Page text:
Using AI in fundraising – where it helps, where it doesn’t, & key challenges

Melanie May | 16 June 2021 | News

AI depicted on multiple screens. Photo: Pixabay

AI is helping fundraising in many ways, from improving targeting through machine learning and algorithms, to engaging supporters and encouraging giving through voice assistants and chatbots. But what do fundraisers need to know about the technology and its subsets? We asked the experts.

Firstly – it’s important to know what it is – and what it isn’t. The consensus is that it’s still generally nothing like it’s portrayed in film and TV.

Rhodri Davies, Head of Policy at Charities Aid Foundation, says:

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“The discussion is often framed as if we are talking about computers that have general intelligence at a level that matches (or surpasses) humans, but that is not really what AI means at all at the moment. Artificial General Intelligence (AGI) is the theoretical, sci-fi form of AI that we often think of, and most experts think we are nowhere near that (and it may be theoretically impossible). What we do have now is computer programs with domain-specific abilities that match or outstrip humans – sometimes in rigidly rule-based areas like chess or Go where computers have always been able to compete, but more recently in tasks that humans were traditionally good at but computers were bad at such as image recognition, and natural language conversation.”

AI in fundraising – how it’s helping

In practical terms for fundraisers, this means the likes of:

Matt Haworth, Co-founder and Director at tech social enterprise Reason Digital says:

“One of the more realistic and practical application of AI for many charities, is actually less about the sexy exciting kind of above the line stuff where AI is interacting directly with fundraisers or with donors, and more about the mundane things it can do for you that otherwise keep you from using your precious human time stewarding donors and developing those relationships.”

Amy Wright, Director of Client Strategy at Automated Creative, which specialises in using AI to deliver performance and insight for social media and display advertising campaigns, explains:

“AI can tackle more than numbers. Unconventional datasets can reveal hidden correlations that help improve fundraising efforts. Images, copy, sound, or marketing data can all be analysed – turning brand collateral into powerful insight for your whole organisation.”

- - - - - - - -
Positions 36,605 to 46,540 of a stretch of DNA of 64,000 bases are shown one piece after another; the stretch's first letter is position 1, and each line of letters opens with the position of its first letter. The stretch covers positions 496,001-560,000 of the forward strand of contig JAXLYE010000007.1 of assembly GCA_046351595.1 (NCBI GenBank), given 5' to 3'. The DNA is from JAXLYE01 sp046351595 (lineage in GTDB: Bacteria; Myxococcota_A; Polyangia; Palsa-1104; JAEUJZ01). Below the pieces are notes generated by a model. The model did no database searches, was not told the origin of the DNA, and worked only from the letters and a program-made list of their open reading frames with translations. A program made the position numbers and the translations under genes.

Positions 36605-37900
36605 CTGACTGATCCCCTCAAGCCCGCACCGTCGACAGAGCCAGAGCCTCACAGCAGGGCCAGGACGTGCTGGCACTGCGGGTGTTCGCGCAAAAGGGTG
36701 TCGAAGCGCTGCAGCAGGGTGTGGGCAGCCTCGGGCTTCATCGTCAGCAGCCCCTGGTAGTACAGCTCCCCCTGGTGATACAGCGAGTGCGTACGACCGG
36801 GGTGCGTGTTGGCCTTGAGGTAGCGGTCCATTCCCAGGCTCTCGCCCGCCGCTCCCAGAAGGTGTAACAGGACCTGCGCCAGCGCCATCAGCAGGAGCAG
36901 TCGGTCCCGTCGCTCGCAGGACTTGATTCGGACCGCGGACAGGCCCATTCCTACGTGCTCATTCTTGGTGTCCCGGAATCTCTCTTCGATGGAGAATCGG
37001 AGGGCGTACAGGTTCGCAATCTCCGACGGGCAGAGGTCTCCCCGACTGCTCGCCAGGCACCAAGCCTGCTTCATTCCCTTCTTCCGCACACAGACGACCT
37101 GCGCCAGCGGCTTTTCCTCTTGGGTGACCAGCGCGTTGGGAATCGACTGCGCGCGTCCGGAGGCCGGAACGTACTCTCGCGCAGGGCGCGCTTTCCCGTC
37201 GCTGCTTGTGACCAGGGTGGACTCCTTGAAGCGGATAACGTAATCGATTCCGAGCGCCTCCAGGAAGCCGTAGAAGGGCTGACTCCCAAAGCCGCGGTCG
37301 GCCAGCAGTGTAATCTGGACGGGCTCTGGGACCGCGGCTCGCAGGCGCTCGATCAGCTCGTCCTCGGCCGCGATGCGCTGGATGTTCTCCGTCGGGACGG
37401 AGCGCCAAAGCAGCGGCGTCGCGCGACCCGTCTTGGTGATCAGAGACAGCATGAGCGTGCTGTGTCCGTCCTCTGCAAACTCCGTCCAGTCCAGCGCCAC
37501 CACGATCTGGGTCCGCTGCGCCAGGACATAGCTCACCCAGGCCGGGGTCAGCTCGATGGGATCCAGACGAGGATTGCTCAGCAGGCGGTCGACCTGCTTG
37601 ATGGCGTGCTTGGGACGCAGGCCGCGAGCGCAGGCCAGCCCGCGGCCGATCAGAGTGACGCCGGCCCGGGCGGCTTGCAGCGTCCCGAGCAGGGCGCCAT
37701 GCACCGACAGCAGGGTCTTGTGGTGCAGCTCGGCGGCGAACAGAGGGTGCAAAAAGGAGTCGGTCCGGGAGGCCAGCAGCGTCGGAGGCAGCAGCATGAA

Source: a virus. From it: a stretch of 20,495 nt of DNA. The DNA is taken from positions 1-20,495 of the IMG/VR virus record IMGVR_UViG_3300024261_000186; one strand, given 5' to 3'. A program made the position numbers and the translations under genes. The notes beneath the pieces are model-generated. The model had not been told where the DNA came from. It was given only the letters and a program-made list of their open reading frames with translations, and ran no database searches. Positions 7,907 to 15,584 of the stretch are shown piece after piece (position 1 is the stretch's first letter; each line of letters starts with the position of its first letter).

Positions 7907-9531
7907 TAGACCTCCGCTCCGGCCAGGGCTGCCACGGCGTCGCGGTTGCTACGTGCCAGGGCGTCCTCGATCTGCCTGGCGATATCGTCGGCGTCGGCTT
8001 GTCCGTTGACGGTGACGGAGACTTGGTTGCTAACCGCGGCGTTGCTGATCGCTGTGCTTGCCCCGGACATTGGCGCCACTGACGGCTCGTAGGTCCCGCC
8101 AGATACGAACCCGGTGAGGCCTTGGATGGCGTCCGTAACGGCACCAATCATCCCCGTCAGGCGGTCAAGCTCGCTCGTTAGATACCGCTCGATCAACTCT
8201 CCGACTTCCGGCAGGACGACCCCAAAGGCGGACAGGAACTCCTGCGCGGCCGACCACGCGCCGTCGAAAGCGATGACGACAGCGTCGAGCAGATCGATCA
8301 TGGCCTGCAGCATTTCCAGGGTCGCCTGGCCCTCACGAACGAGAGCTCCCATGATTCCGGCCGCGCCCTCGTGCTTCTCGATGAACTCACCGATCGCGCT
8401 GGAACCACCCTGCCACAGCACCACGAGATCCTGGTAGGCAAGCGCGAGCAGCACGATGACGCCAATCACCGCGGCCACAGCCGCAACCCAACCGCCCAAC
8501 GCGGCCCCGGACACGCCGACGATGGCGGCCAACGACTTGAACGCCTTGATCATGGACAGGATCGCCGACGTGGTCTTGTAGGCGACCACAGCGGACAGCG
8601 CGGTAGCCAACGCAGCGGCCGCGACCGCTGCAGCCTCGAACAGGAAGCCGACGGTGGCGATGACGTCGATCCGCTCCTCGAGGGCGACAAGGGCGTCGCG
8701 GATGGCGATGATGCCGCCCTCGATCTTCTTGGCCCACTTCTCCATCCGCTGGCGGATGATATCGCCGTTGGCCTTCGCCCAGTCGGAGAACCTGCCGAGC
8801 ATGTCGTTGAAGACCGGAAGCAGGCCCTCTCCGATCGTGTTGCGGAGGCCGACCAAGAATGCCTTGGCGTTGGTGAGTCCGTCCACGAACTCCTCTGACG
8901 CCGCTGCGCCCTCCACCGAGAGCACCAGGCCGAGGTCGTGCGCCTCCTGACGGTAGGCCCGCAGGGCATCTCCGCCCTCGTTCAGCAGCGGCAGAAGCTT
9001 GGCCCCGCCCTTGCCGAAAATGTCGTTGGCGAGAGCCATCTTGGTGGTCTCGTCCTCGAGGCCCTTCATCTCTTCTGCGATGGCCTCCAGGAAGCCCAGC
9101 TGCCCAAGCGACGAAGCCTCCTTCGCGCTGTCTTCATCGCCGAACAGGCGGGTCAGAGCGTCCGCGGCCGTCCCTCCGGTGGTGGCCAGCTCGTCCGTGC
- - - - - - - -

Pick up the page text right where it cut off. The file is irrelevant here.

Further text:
Graham Covington, founder and CEO of Engaging Networks and sister company Accessible Intelligence, which provides machine learning services to nonprofits, says:

“The heart of machine learning is all about problem solving. In fact that’s what algorithms do – they’re set up in order to find a better a solution to a given problem. For example, trying to upgrade one time donors to monthly donors or increase retention of donors over a period of time.”

Using machine learning to get more from data and improve communications with prospects and supporters is certainly one of the main areas where AI is proving of benefit for fundraisers, and there are many applications in CRM systems and the tech they link to.

Chris Paver, COO at tech firm Dataro, which specialises in using machine learning to help nonprofits with their fundraising says:

“Machine learning is the next frontier for fundraisers when it comes to making the most of the data that exists in their CRM and making smarter fundraising decisions. This is an area where nonprofits have a real opportunity to achieve significant improvements on the fundraising outcomes they’re currently achieving and raise more money across all of their fundraising programmes.

 

“The techniques most charities currently employ, like RFM analysis, only take into account a very limited snapshot of information about the donor and their relationship with the charity. Machine learning however allows charities to take a holistic view of all the data they’ve been diligently collecting in their CRM and actually put that to work, so they can start to use all the information they have to its full potential and figure out who they should be talking to about what.”

More can be read on how AI is being used in fundraising here.

What to watch out for

But of course, as with any technologies there are some potential challenges and issues for fundraisers to be aware of. For one, AI and machine learning are only as good as the data they’re working with and machine learning algorithms require large volumes of data in order to learn patterns and behaviours, and create models based on this. Having enough data and having it in a usable, useful state could be an issue for some charities.